Federal judge rejects union lawsuit to toughen mine safety standards

[JURIST] A lawsuit filed by the United Mine Workers of America [union website], seeking to compel the federal Mine Safety and Health Administration (MSHA) [official website] to perform periodic checks of "self-contained self-rescuers" oxygen units and lead mandatory emergency training for all mine workers, was dismissed Wednesday. The claim was filed in June in response to Congressional changes to mine safety rules following the Sago Mine disaster. US District Judge John D. Bates [official profile] dismissed the case [opinion, PDF] because federal law allows the MSHA discretion in setting safety standards. Bates wrote that "the loss of lives, and the risks miners presently face, weigh heavily in public discourse and are taken seriously by this court. But the tragedy of those events, and the need for greater protection described by plaintiff, cannot substitute for the requirements of the law." AP has more.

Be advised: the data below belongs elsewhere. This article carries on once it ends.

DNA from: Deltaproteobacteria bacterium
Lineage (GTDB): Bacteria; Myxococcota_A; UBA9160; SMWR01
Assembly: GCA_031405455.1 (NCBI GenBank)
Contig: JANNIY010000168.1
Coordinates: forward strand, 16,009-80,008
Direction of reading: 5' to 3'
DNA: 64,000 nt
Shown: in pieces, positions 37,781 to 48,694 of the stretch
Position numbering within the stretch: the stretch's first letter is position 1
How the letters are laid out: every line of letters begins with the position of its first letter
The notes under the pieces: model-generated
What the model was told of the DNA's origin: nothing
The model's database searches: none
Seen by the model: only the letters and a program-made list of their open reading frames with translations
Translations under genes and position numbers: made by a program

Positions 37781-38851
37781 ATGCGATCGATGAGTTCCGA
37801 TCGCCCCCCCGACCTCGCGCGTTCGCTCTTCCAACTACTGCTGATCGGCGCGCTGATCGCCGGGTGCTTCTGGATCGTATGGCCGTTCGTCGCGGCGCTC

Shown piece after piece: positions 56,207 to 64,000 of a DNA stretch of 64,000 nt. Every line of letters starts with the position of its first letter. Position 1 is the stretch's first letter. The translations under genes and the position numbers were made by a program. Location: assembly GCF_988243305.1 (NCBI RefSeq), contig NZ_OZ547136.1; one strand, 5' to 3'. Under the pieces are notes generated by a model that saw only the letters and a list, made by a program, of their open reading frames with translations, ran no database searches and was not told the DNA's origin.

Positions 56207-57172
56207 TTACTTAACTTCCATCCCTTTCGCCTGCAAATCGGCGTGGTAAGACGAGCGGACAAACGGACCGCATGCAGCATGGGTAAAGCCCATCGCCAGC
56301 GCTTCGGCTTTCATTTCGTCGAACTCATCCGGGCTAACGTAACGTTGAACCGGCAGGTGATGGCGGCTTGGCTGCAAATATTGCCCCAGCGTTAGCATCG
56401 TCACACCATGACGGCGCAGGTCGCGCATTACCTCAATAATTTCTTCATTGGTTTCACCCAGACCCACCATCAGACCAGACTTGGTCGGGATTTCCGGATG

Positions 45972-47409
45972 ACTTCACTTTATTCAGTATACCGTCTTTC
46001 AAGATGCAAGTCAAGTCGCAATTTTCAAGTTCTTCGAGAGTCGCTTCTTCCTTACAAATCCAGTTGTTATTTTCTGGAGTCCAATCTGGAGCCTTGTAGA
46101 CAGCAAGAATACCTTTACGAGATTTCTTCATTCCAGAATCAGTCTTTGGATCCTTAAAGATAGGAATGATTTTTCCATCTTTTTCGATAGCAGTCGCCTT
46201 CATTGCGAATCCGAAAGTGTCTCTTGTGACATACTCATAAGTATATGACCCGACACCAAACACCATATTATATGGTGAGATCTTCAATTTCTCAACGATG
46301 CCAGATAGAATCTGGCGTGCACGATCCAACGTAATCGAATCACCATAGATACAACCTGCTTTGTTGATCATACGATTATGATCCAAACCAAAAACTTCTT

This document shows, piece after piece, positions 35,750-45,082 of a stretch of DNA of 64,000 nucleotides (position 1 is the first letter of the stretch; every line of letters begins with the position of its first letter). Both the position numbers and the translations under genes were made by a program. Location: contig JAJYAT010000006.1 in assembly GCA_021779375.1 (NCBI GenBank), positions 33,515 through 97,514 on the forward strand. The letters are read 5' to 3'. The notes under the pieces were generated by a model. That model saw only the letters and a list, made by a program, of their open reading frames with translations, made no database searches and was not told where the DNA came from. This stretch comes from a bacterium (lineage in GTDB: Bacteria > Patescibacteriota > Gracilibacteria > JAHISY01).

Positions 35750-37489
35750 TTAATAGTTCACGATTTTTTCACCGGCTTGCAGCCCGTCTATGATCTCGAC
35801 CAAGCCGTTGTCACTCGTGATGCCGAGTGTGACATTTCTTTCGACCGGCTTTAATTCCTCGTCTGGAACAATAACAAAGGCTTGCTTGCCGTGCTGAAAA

In related news, Randal McCloy [Wikipedia profile], the sole survivor of the Sago Mine disaster [ABC News backgrounder], and the families of two other victims, filed suit against the mine operator and five other companies Wednesday, alleging their negligence led to the tragedy. The suit claims International Coal Group (ICG) [corporate website] and Wolf Run Mining created unsafe working conditions for employees and that several companies supplied safety equipment that failed to protect the workers. The suit also blames ICG for recklessly failing to control the flow of information following the accident. AP has more.



 

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